Greens Senator Richard Di Natale has referred to independent costings that show billions in potential income from legalising the drug
Greens leader Senator Di Natale has declared that legalising cannabis will raise almost $2 billion a year for treatment, education and the health system.
Senator Di Natale referenced costings, seen by AJP, that have been extrapolated by the Parliamentary Budget Office (PBO) based on the Greens’ proposal to legalise the production and sale of recreational cannabis in Australia.
This proposal includes the establishment of a new agency, the Australian Cannabis Agency, to oversee the regulation of recreational cannabis.
The agency would act as the sole wholesaler and would be responsible for issuing production licences to cultivators and sale licences to private retail outlets.
Parliamentary Budget Officer Jenny Wilkinson conducted the costing, finding that the proposal would be expected to increase the fiscal balance by $3.58 billion over the 2017-18 Budget forward estimates period, based on a variety of assumptions.
This amounts to about $2 billion per year, says Senator Di Natale, adding that this money could go towards treatment resources.
“Our plan to legalise cannabis will bring in billions of dollars, to fully fund drug education and treatment programs and provide a much-needed funding boost for our hospitals and Medicare,” says Senator Di Natale.
Sales of recreational cannabis under the proposal would attract the GST as well as an excise, whereas no tax is currently being paid on the income derived from illegal trading of cannabis.
The proposal would also be expected to result in a decrease in departmental expenses for the Australian Federal Police due to the reduced requirement for cannabis law enforcement, the PBO points out.
However the PBO says there is a “high level of uncertainty” regarding the costing as “there is limited information available to estimate the level of consumption of recreational cannabis or the market price”.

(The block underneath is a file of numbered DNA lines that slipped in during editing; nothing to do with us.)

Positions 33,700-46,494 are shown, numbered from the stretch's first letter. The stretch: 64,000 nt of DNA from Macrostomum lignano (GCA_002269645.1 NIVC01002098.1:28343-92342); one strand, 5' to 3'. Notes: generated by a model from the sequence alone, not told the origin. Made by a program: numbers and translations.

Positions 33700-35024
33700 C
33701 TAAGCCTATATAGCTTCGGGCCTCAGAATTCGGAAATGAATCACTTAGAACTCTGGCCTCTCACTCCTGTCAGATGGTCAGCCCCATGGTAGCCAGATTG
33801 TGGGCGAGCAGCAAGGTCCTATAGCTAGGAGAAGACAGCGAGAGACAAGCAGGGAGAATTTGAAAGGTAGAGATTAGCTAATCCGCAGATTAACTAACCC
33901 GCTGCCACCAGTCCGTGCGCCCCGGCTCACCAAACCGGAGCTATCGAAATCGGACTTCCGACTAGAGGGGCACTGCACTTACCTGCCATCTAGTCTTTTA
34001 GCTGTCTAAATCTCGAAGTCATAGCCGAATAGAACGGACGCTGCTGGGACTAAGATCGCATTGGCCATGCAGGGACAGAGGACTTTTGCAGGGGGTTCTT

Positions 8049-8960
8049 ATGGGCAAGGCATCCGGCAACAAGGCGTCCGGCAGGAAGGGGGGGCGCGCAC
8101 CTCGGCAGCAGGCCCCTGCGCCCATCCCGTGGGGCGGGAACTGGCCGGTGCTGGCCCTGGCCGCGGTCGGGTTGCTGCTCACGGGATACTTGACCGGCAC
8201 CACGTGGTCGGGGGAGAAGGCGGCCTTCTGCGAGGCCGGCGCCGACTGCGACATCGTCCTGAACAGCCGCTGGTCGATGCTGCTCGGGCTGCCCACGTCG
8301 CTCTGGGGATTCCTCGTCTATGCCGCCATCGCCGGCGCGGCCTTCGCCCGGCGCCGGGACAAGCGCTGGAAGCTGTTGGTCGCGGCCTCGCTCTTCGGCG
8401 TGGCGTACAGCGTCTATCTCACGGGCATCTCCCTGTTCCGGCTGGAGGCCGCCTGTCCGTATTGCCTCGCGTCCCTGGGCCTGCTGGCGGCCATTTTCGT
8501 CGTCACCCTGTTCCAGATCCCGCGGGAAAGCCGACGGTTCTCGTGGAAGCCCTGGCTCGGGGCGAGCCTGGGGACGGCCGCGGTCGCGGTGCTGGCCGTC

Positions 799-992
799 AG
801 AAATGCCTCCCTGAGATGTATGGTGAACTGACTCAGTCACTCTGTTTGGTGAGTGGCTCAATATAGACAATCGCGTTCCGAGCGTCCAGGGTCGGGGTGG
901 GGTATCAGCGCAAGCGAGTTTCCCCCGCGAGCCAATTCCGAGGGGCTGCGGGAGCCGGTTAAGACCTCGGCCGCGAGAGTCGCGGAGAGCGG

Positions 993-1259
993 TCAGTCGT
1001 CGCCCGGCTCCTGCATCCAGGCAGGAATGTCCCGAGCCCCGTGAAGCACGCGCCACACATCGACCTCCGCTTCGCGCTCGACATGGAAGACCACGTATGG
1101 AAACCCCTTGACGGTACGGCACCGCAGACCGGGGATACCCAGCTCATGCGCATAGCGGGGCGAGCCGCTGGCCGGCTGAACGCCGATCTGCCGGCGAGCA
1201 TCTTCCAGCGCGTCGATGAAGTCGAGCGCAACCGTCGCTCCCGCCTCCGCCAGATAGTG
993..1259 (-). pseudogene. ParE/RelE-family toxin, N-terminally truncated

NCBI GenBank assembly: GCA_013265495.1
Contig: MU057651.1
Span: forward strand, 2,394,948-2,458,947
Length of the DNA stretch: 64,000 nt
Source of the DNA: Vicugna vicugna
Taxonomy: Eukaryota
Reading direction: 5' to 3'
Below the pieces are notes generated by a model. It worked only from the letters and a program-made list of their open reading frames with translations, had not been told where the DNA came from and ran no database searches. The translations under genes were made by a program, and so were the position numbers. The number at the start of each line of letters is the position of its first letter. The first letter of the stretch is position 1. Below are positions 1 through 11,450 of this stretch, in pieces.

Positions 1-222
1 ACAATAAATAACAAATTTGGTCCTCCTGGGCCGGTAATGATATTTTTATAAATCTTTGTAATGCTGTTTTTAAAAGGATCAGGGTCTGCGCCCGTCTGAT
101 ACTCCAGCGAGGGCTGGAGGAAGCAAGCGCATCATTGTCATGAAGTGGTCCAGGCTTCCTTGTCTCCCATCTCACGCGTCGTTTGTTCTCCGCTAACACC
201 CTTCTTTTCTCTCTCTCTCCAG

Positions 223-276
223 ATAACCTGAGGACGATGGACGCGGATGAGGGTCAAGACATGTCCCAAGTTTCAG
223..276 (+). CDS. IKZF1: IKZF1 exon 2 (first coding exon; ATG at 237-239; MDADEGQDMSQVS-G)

Assumptions for the costing were based on analysis of countries and states where legalisation of recreational cannabis has occurred.
The magnitude of annual sales of cannabis under the proposal was calculated by multiplying the expected number of cannabis users per year, by the estimated average amount consumed per year.
This amount was then forecast and projected to a two-year period with adjustments for behavioural responses.
Consumption of cannabis and associated arrests continue to rise, according to the Greens.
“The reality of this choice is that millions of Australians are forced to buy cannabis of unknown quality or strength from criminal drug dealers, or grow cannabis plants at home illegally,” says the political party in a statement.
“Creating a regulated legal market for cannabis … [would] allow for the current vast expenditure on the criminal response to cannabis to be redirected to drug treatment, education, and other harm reduction programs.”
However Federal Health Minister Greg Hunt has so far ruled out the proposal, saying that it is “dangerous and medically irresponsible”.
“Cannabis has very serious risks in relation to physical health, and in particular, to mental health,” Minister Hunt told reporters.
“That’s why it’s a highly regulated drug.”